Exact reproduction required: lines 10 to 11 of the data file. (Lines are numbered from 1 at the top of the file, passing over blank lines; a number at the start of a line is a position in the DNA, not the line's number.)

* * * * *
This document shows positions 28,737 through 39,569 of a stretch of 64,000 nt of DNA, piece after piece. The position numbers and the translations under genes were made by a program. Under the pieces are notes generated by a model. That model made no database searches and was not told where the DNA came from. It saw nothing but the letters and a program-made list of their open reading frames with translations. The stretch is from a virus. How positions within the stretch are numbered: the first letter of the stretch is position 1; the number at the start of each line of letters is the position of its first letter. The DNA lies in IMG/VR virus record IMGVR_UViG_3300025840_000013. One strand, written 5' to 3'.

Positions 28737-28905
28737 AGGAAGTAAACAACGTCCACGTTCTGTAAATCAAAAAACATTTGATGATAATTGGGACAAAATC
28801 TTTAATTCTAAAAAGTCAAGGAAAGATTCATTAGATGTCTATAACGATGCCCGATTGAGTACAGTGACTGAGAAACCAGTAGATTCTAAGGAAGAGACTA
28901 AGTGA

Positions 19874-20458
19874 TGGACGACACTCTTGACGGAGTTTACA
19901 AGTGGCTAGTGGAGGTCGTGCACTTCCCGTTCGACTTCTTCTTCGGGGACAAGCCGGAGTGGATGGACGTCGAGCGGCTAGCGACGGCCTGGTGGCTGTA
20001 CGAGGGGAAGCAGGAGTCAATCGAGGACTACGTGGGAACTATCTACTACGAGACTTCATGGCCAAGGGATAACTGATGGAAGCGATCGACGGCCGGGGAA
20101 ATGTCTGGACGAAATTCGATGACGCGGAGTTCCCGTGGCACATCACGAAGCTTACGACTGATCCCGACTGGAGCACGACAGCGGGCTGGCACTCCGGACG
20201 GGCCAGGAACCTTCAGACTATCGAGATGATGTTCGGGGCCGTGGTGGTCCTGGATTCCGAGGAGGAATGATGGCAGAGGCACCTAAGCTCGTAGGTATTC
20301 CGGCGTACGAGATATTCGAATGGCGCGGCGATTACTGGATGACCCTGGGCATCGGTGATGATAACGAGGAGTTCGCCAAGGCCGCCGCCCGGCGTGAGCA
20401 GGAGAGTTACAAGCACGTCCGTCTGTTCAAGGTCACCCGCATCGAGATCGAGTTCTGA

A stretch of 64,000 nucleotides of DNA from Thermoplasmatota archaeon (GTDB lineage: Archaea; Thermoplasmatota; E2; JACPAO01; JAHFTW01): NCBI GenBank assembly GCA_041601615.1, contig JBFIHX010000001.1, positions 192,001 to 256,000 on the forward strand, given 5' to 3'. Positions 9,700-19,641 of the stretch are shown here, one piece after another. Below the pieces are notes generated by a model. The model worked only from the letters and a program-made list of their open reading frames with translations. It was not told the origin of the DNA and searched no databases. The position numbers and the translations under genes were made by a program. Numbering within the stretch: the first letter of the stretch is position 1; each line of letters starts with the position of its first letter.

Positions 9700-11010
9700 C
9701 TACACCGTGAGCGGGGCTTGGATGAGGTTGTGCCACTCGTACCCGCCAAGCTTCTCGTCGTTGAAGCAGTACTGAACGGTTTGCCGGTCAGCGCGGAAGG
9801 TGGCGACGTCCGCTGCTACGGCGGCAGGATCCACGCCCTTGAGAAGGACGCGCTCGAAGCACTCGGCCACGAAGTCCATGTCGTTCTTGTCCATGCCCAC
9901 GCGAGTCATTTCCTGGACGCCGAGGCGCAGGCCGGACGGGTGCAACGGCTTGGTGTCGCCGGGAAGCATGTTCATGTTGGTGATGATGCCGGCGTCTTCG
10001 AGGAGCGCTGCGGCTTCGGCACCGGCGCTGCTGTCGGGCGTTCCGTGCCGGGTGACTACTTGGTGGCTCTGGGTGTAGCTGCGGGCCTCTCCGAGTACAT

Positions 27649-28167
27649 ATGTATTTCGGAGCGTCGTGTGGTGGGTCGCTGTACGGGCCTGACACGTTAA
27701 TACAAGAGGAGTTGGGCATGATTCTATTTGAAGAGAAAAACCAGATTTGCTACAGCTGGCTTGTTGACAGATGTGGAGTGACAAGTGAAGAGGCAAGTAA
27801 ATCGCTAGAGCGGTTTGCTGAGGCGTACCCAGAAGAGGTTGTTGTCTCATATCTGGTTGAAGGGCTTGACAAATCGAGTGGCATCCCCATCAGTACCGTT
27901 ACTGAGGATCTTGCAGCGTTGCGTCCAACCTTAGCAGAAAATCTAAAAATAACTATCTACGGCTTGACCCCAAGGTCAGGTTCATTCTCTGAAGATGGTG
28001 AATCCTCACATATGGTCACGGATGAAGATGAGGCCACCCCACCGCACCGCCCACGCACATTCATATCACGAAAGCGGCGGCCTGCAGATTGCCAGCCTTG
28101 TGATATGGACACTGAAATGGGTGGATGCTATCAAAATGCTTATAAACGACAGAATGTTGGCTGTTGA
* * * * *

20101 ATGTCTGGACGAAATTCGATGACGCGGAGTTCCCGTGGCACATCACGAAGCTTACGACTGATCCCGACTGGAGCACGACAGCGGGCTGGCACTCCGGACG
20201 GGCCAGGAACCTTCAGACTATCGAGATGATGTTCGGGGCCGTGGTGGTCCTGGATTCCGAGGAGGAATGATGGCAGAGGCACCTAAGCTCGTAGGTATTC